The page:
Sunday, June 30, 2019

SHS: Acts 1-5

Acts 1:  
9 And when he had spoken these things, while they beheld, he was taken up; and a cloud received him out of their sight.
12 Then returned they unto Jerusalem from the mount called Olivet, which is from Jerusalem a sabbath day’s journey.

The mount of Olives with the tall Russian Orthodox Steeple of the Ascension and right in front of it  a small minaret that marks the traditional site of the Ascension.  

The Old City of Jerusalem with the Mount of Olives in the distance.

Russian Steeple of the Ascension. There is no church attached to the free standing steeple. When first built in the 1800s the steeple doubled as a place where pilgrims could ascend to then get a good view down in to the Jordan River Valley and the baptismal site of Jesus. The Steeple is not open for climbing.

Mt of Olives from the southwest.

The mosque of the ascension is located where an ancient octagonal Byzantine Church one stood.

Behind the mosque is this open yard which is surrounded by the lower walls of the Byzantine church. The cupola marks the site of the ascension. On the Feast of Ascension, various Christian communities are permitted to worship in the yard at various altars. This site of the ascension is a good example of sacred space that is peacefully shared between Christians and Muslims. Once upon a time I spoke at a BYU Forum about this and other sacred spaces in the the Holy Land. Listen to it here: "Sharing Sacred Space in the Holy Land. Unfortunately there is no way to see the many images I showed to illustrate my speech. Later I published this research here:

"Sharing Sacred Space in the Holy Land." In Cultural Encounters with the Environment: Enduring and Evolving Geographic Themes. Alexander B Murphy and Douglas L. Johnson eds. (Rowman & Littlefield Publishers, 2000).

Inside the dome of the ascension. The mihrab (niche in the wall indicating the direction of Mecca) indicates this is used as a mosque. The rectangle on the floor encloses a rock which some says in imprinted with the last foot print of Jesus right before his ascension. 
Rock and foot print.
Will's foot in the foot print of Jesus.

Trying to ascend.

Russian Steeple of the Ascension.

Acts 2:
1 And when the day of Pentacost was fully come, they were all with one accord in one place.

The Upper Room (this is the traditional site which was crusader built, the a mosque, and now Franciscan claimed and Israeli administered) of the last supper is also thought to have been the room where early saints gathered to worship including on the day of Pentecost.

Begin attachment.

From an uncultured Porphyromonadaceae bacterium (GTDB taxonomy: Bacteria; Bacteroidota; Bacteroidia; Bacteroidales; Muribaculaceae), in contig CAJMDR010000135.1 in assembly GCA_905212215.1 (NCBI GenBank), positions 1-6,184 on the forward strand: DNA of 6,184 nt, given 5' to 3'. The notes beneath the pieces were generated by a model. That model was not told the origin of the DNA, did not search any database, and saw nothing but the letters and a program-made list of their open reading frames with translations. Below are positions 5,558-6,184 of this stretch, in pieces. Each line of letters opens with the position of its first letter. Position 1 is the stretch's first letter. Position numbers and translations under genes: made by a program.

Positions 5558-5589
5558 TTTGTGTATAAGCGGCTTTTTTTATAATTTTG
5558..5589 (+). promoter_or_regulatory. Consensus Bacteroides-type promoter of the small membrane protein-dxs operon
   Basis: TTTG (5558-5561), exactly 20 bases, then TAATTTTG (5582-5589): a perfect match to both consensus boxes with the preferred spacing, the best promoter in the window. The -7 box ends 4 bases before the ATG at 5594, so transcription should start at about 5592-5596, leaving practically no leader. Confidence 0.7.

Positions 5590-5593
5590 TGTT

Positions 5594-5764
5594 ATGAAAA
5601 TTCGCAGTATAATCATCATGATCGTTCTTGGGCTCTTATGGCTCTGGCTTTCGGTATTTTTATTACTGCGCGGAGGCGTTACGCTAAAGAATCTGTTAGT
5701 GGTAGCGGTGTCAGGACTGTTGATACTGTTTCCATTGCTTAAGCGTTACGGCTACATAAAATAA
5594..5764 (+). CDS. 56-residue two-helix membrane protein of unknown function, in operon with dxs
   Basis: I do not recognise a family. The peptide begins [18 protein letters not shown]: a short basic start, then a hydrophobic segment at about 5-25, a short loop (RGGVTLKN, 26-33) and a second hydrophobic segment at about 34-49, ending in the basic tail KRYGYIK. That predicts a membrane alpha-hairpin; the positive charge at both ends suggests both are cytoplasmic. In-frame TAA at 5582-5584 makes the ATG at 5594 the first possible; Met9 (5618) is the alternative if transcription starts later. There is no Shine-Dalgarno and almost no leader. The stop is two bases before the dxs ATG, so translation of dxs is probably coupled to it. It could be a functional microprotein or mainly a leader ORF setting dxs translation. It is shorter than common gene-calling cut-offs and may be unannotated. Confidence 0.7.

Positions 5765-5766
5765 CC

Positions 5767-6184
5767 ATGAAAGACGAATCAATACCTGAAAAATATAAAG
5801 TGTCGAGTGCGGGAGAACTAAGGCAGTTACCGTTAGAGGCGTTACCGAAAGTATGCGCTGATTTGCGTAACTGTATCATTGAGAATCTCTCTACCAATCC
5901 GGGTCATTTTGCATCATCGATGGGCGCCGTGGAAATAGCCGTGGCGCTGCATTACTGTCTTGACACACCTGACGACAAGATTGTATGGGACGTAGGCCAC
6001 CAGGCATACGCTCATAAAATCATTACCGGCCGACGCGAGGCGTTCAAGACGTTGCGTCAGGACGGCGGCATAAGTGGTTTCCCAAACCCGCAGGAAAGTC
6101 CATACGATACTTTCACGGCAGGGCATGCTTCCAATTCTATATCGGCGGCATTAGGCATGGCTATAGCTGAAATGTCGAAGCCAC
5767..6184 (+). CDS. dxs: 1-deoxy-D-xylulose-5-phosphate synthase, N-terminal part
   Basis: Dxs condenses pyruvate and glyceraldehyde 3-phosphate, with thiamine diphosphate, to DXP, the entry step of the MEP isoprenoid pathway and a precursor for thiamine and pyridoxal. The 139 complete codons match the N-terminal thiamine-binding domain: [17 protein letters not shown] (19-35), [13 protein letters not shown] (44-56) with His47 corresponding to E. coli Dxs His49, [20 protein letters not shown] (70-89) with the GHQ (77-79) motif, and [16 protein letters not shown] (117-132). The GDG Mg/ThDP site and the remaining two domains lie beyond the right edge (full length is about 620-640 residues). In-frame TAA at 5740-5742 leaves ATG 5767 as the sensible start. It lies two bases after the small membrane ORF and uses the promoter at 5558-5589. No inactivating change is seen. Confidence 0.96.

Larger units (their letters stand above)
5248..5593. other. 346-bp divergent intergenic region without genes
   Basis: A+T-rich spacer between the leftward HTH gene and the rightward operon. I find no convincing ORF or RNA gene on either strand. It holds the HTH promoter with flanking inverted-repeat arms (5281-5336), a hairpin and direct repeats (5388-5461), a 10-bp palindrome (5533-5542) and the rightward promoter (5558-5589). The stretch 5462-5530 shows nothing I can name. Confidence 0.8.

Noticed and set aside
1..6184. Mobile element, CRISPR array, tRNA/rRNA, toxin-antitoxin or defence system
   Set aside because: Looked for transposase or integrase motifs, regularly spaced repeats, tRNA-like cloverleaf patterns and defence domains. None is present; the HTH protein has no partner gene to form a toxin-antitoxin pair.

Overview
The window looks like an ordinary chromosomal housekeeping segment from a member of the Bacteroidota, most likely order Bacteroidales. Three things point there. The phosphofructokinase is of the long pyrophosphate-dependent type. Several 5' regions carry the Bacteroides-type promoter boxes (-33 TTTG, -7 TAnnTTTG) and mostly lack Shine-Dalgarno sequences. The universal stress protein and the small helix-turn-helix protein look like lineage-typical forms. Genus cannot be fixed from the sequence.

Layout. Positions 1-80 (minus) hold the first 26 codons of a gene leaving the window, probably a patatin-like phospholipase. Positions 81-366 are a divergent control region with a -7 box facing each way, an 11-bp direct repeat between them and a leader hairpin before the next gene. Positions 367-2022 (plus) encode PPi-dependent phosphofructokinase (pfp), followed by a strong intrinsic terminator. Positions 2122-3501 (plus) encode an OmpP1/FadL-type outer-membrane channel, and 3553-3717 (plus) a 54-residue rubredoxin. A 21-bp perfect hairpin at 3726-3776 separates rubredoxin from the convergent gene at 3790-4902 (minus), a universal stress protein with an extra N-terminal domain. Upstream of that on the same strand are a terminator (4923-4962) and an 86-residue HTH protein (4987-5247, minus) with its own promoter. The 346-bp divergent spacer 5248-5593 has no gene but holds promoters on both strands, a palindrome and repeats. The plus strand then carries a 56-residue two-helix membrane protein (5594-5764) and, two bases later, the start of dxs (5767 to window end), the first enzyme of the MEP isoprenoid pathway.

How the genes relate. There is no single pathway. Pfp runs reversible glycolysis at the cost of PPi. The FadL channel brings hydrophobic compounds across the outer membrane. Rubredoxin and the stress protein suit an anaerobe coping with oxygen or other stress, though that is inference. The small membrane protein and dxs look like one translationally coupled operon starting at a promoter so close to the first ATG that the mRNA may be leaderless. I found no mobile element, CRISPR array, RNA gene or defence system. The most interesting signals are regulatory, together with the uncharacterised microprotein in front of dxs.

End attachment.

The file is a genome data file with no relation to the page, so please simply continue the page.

BYU Jerusalem Students reflecting on the teaches of the last supper.

Pentecostals whirling and twirling.

Acts 2:
5 And there were dwelling at Jerusalem Jews, devout men, out of every nation under heaven.
6 Now when this was noised abroad, the multitude came together, and were confounded, because that every man heard them speak in his own language.

The song boards from the Galilee Branch House in Tiberius. Like early members of the church at Pentecost, modern day saints of the Galilee Branch have many different native tongues including (left to right) English, Spanish, Russian and Hebrew. Other native languages in the branch over the years have also included Arabic, Armenian, German, Tagalog, and Turkish. These songs boards are no longer used given that the beautiful branch house was closed up two years ago (by the Church and with no explanation). Read more on this frustrating development towards the end of this blog post:

When I attended the Galilee Branch 1988-89, I took this photo of the multi-lingual members. Hebrew was the common language of most of the members whose native languages included English, Spanish, Arabic and German. One Sabbath three of us met for the priesthood lesson. The Spanish speaking teacher (immigrant to Israel from Argentina) used a Spanish language manual to teach from. He taught in Hebrew. An Arab member (from Nazareth) who also spoke Hebrew then translated the Hebrew into English for me. Gifts of tongues.

In May of 2010, members of the Jerusalem Branch met in Jericho for a day of fellowshipping. Here we are for an afternoon meeting at the Mount of Temptation. We met in Jericho because it was the one neutral place where Palestinian members from the West Bank, who were not permitted to travel into Jerusalem for church meetings, could meet with other members of the Branch, who due to BYU and State Department travel restrictions were not allowed to travel to most areas of the West Bank. Native tongues of this gathering were mainly English and Arabic, but also included Tagalog, Russian and German. One of the families from the West Bank included an Arab father and a Russian mother. Love these multilingual gatherings where most of the people are polyglots.

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